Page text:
Research team produces extremely conductive hydrogel for medical applications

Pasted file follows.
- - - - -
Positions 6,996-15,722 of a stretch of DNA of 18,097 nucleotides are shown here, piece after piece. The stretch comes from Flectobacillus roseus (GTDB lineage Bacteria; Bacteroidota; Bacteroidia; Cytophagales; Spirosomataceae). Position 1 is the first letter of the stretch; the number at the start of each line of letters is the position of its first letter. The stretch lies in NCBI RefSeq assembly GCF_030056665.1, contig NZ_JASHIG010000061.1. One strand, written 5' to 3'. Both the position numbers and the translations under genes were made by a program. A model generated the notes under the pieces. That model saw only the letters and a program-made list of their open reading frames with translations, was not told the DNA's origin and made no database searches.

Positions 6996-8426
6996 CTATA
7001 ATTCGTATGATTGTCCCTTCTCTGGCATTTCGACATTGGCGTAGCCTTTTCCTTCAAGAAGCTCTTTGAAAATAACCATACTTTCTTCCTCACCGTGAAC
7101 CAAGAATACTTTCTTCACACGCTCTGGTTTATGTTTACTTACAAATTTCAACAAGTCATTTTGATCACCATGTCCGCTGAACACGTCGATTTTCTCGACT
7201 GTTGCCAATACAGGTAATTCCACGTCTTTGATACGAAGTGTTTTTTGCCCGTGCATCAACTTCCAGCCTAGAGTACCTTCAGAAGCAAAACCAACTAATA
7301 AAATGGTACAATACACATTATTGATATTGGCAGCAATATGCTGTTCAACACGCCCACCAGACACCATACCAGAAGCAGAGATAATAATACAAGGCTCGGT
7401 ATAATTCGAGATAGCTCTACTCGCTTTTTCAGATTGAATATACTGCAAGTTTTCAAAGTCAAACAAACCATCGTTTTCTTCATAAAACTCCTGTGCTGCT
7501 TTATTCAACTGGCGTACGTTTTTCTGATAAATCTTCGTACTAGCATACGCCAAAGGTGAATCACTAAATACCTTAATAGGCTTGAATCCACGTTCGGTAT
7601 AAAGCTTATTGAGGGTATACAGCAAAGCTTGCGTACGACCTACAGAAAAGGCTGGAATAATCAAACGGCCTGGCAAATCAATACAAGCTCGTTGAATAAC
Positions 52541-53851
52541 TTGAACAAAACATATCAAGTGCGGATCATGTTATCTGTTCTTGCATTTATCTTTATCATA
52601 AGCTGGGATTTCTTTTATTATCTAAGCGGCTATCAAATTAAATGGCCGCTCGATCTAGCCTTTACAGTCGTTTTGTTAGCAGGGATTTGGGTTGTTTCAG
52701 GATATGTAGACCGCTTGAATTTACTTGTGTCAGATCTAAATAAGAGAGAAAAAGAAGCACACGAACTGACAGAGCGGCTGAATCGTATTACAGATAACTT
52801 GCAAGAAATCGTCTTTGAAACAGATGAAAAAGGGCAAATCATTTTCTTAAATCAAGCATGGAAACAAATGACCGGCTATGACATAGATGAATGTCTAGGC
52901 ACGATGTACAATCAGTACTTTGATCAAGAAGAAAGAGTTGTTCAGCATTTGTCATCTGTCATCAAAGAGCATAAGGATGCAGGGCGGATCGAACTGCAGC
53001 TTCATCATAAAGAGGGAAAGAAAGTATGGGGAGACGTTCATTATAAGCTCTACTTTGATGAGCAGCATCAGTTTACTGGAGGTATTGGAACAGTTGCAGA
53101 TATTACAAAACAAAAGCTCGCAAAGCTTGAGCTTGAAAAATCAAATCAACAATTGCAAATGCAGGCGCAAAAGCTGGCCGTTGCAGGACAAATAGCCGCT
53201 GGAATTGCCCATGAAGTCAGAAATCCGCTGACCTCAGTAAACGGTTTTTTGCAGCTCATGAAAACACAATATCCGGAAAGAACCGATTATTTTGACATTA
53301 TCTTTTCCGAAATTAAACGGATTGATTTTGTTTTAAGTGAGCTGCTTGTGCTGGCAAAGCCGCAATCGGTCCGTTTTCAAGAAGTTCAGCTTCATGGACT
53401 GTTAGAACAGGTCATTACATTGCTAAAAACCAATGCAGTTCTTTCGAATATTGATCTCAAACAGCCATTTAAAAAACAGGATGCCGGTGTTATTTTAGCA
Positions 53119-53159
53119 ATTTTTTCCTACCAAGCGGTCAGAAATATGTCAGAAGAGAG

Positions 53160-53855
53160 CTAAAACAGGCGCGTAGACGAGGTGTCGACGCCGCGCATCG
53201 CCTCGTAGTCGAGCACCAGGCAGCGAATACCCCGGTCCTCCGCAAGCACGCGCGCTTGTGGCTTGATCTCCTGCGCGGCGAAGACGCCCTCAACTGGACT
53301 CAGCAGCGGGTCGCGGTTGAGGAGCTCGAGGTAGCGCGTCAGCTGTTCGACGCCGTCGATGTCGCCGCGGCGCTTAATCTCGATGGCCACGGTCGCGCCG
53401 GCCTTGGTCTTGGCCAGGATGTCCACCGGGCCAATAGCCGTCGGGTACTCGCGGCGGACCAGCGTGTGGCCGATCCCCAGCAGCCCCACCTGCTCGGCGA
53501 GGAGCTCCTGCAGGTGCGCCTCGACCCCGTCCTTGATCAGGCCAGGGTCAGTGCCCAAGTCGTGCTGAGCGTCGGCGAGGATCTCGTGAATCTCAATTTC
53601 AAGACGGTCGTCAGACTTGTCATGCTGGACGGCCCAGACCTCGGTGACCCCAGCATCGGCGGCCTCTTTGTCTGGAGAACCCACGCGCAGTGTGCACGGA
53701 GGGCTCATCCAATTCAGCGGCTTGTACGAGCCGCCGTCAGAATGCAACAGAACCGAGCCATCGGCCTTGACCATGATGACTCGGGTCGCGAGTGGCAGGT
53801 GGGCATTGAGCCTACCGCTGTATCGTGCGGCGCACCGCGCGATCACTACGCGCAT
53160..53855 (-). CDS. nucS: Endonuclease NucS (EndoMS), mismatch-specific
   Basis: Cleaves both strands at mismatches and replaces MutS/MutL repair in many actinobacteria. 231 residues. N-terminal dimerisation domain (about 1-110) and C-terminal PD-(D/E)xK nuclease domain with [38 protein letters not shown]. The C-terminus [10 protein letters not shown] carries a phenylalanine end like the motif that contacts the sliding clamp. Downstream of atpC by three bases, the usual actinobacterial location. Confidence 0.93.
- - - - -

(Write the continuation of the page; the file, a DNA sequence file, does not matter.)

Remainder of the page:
Due to their tissue-like mechanical properties, hydrogels are being increasingly used for biomedical applications; a well-known example are soft contact lenses. These gel-like polymers consist of 90 percent water, are elastic and particularly biocompatible. Hydrogels that are also electrically conductive allow additional fields of application, for example in the transmission of electrical signals in the body or as sensors. An interdisciplinary research team of the Research Training Group (RTG) 2154 “Materials for Brain” at Kiel University (CAU) has now developed a method to produce hydrogels with an excellent level of electrical conductivity. What makes this method special is that the mechanical properties of the hydrogels are largely retained. This way they could be particularly well suited, for example, as a material for medical functional implants, which are used to treat certain brain diseases. The group’s findings were published on March 16, 2021 in the prestigious journal Nano Letters. Continue reading at Physorg